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Author Topic: Family Law  (Read 1620 times)

rezipsa

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Family Law
« on: June 21, 2005, 06:01:16 PM »
I am taking a Family Law class this summer and I hate to say it...I like it.  I can see myself practicing FL.

Am I crazy?

Has law school made be go nuts?

Yemaya

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Re: Family Law
« Reply #1 on: June 21, 2005, 07:26:58 PM »
I'm interested to see what others say - I'm thinking of practicing FL myself....

Groovyju

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Re: Family Law
« Reply #2 on: June 21, 2005, 07:28:01 PM »
just curious--why do u hate to say u like it?

aryeal

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Re: Family Law
« Reply #3 on: June 22, 2005, 09:42:12 AM »
I've worked in family law for many years as a paralegal and I plan to go into the practice. It takes A LOT of patience because the clients are naturally not at their best emotionally.  On the upside you get a lot of time on your feet in the courtroom.  Family law is motion heavy with a lot of time honing your argument skills.  And the issues that spring from family law cases are fascinating.  One day you'll be learning about psychological testing on children and the next you'll be learning how to split up a dozen business entities.

Nellabella

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Re: Family Law
« Reply #4 on: June 22, 2005, 10:51:35 AM »
Where do you work if you do family law? Is it possible to work in a firm? And is the salary really as low as they say?

rezipsa

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Re: Family Law
« Reply #5 on: June 22, 2005, 11:52:31 AM »
just curious--why do u hate to say u like it?

When I fist started law school, I thought there is no way I am going to practice FL.  However, that all changed after I completed a class in community property.  The class was taught by a presiding FL judge and he was awesome.  Now I am taking a FL class and the issues such as support, custody, visitation, move-aways, creating agreements and declarations are interesting.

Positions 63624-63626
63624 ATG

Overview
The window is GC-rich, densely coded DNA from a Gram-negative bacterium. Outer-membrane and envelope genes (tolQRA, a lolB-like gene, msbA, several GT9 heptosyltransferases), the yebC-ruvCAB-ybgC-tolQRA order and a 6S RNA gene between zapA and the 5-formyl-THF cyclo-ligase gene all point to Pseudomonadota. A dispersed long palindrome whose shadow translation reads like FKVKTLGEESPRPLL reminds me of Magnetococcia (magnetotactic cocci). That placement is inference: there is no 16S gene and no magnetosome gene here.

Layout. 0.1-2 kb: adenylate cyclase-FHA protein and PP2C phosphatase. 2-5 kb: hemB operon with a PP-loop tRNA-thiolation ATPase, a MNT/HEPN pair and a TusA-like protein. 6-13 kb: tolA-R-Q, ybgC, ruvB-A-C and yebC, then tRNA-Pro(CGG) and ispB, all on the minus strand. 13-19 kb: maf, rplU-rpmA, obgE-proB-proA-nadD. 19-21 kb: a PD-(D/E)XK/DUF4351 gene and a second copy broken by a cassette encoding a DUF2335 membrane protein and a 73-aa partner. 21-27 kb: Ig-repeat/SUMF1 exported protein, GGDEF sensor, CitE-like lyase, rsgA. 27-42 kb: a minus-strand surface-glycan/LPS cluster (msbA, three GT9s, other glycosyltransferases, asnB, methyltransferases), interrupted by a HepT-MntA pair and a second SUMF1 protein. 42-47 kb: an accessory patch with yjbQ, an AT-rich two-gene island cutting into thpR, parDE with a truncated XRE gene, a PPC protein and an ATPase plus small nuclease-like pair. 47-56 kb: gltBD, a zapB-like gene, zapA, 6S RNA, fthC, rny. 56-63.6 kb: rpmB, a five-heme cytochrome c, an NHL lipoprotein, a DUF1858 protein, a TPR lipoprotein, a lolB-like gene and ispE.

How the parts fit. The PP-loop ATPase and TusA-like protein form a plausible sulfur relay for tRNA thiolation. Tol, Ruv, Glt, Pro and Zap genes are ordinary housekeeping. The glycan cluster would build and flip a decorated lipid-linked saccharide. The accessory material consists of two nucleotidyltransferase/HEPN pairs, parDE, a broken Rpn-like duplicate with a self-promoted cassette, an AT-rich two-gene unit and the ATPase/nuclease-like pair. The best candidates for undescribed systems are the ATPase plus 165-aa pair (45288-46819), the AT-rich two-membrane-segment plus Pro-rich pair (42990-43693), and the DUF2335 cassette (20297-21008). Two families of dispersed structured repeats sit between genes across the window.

I agree with the "aryeal's" post that you get alot of courtroom time.  There are several motions/orders that can be filed.  Depending on the case, the attorney may have to appear in court for hearings.  Honing your argument skills is a must.  As an attorney working on a FL case, you must know the facts and the law.  If you rely upon a "script" you will be toast.

I have gone through the process of a divorce and it wasn't fun.  After knowing what I know now, there were some things I would have done differently. 

My parents divorced when I was very young but they remained very good friends.  I would like to work in FL in the hopes that parents can reach an amicable agreement.




aryeal

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Re: Family Law
« Reply #6 on: July 08, 2005, 09:54:47 AM »
Where do you work if you do family law? Is it possible to work in a firm? And is the salary really as low as they say?

I'm sorry, I haven't been here in a while and missed your question.

I work in a firm for a partner who created the family law practice herself in the firm.  Unfortunately, I don't know much about salaries.  I can say that I've noticed a lot of small firms that seem to do very well.  There are also some BigLaw firms that have family law practice groups.

For a sole practicioner it can be tough because collections can be a problem.  Splitting up the finances from one household to two creates a strain and the attorneys are always the last to be paid.  Plus, angry clients can be difficulty with collections because very often what the client wants they can't get (as in blood drawn or the person completely out of their life when they share children).

My advice would be to check out some of the BigLaw firms in the locations you want to practice in to see if they have partners who practice FL or practice groups for FL. And don't discount to boutique firms - sometimes the salaries and chances for advancement at those smaller firms are better than BigLaw.